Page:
At the airport in Raleigh, yesterday, I received an e-mail from Steve Dembo, describing how he had read the April issue of WIRED Magazine on the train. He suggested that we hold a roundtable discussion about the influences of video games in education — but that we hold the meeting inside of Halo. He had read an article about a talk show, This Spartan Life, that is held inside of the Halo 2 video game environment. His production staff provides cross-fire to protect him and his guest from weapons-wielding players who happen to wander onto the set.
When I landed in Newark, I checked my mail again, with my phone, and saw another message from Steve. He’d written the second one to to acknowledge that I had probably already read the WIRED article, having seen yesterday’s 2Ã‚Â¢ Worth. I must say that I am not interested in holding a meeting in Halo. I’ve tried it, and the only thing I can do, is fall down. ..and I don’t even do that gracefully. But what does interest me is a class of students in a Halo’esque classroom, with George Washington and Nelson Mandella, in seats with the students and joining in on a conversation about government. Or a similar classroom with a working atom in the room, demonstrating how it works.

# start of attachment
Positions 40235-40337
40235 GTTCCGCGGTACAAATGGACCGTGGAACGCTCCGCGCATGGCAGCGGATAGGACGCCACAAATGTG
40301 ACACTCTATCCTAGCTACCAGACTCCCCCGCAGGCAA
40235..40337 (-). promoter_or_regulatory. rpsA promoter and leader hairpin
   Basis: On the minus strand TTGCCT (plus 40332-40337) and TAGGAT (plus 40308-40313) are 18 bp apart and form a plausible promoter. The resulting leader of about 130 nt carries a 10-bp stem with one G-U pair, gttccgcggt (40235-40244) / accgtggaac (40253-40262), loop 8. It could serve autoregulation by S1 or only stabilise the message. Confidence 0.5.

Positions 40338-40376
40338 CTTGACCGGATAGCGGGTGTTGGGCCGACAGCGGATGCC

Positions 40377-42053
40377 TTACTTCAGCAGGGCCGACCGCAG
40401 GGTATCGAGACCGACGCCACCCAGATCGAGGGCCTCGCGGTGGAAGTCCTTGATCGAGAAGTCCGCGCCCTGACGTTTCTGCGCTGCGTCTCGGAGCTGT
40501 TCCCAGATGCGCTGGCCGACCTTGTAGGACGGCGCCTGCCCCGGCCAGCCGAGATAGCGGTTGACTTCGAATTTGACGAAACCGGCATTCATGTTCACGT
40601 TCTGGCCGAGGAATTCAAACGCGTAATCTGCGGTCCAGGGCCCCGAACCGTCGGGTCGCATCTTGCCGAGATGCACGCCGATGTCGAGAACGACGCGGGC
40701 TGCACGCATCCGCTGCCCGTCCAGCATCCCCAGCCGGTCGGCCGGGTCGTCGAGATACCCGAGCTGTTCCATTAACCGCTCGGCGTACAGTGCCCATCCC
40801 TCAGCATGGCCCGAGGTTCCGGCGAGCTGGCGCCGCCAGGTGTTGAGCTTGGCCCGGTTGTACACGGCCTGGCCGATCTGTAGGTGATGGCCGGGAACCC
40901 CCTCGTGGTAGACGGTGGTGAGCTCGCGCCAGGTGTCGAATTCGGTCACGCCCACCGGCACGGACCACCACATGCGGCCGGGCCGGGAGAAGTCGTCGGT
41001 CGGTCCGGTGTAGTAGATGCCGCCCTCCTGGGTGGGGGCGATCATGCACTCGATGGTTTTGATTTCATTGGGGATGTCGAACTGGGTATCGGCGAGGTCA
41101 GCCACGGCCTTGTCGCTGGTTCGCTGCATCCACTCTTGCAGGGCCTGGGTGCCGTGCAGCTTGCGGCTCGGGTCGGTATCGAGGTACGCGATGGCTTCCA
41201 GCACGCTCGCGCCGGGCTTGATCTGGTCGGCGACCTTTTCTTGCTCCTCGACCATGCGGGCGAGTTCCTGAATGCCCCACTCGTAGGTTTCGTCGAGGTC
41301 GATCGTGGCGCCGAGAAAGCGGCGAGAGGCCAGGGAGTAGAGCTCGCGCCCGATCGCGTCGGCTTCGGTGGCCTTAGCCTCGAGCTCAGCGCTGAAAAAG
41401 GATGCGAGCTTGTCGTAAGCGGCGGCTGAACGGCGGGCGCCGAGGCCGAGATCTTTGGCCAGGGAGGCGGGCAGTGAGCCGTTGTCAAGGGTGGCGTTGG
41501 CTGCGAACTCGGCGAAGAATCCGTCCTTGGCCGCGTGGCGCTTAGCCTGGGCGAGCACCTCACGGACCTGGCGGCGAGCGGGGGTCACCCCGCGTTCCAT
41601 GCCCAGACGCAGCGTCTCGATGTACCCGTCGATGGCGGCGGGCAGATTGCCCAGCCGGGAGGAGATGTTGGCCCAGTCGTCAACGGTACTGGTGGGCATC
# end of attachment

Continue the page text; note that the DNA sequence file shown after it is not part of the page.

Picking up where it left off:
What really interests me is that the atom may have been built by some of the students. Or that the entire classroom is designed and redesigned by students on an ongoing basis as part of the class.
Again, I’m not suggesting replacing the traditional classroom or even most traditional styles of teaching and learning. I’m talking about making education much richer than what can be done exclusively inside the confines of four walls and the two covers of a book.
I learn so much from blogging, from being a part of a huge, engaging, and valuable ongoing conversation. However, it come nowhere near matching how I am challenged to think and learn while having dinner with the likes of Steve Dembo, Will Richardson, and Rob Mancabelli. Face to face is the height of video gaming.